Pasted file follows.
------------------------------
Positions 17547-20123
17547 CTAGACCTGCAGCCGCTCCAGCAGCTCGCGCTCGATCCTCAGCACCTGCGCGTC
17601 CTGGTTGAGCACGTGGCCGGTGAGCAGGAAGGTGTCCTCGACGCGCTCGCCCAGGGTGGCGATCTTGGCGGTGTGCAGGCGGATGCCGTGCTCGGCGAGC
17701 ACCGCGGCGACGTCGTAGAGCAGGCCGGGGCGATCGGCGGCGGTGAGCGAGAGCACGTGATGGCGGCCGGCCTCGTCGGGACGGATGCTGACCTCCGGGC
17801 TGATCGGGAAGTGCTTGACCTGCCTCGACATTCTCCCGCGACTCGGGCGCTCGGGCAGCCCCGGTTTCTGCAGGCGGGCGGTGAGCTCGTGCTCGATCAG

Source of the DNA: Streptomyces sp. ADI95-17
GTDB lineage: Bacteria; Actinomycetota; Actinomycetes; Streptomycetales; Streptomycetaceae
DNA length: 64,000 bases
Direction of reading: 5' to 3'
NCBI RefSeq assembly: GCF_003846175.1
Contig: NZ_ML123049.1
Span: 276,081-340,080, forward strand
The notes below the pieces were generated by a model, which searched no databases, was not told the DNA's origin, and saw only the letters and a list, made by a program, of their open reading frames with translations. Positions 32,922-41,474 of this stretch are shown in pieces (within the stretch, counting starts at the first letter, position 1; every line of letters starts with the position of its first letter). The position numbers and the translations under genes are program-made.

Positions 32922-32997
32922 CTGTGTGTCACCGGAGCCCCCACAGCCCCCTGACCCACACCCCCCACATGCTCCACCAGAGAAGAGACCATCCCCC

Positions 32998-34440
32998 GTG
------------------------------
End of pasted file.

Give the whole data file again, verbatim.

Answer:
Positions 17547-20123
17547 CTAGACCTGCAGCCGCTCCAGCAGCTCGCGCTCGATCCTCAGCACCTGCGCGTC
17601 CTGGTTGAGCACGTGGCCGGTGAGCAGGAAGGTGTCCTCGACGCGCTCGCCCAGGGTGGCGATCTTGGCGGTGTGCAGGCGGATGCCGTGCTCGGCGAGC
17701 ACCGCGGCGACGTCGTAGAGCAGGCCGGGGCGATCGGCGGCGGTGAGCGAGAGCACGTGATGGCGGCCGGCCTCGTCGGGACGGATGCTGACCTCCGGGC
17801 TGATCGGGAAGTGCTTGACCTGCCTCGACATTCTCCCGCGACTCGGGCGCTCGGGCAGCCCCGGTTTCTGCAGGCGGGCGGTGAGCTCGTGCTCGATCAG

Source of the DNA: Streptomyces sp. ADI95-17
GTDB lineage: Bacteria; Actinomycetota; Actinomycetes; Streptomycetales; Streptomycetaceae
DNA length: 64,000 bases
Direction of reading: 5' to 3'
NCBI RefSeq assembly: GCF_003846175.1
Contig: NZ_ML123049.1
Span: 276,081-340,080, forward strand
The notes below the pieces were generated by a model, which searched no databases, was not told the DNA's origin, and saw only the letters and a list, made by a program, of their open reading frames with translations. Positions 32,922-41,474 of this stretch are shown in pieces (within the stretch, counting starts at the first letter, position 1; every line of letters starts with the position of its first letter). The position numbers and the translations under genes are program-made.

Positions 32922-32997
32922 CTGTGTGTCACCGGAGCCCCCACAGCCCCCTGACCCACACCCCCCACATGCTCCACCAGAGAAGAGACCATCCCCC

Positions 32998-34440
32998 GTG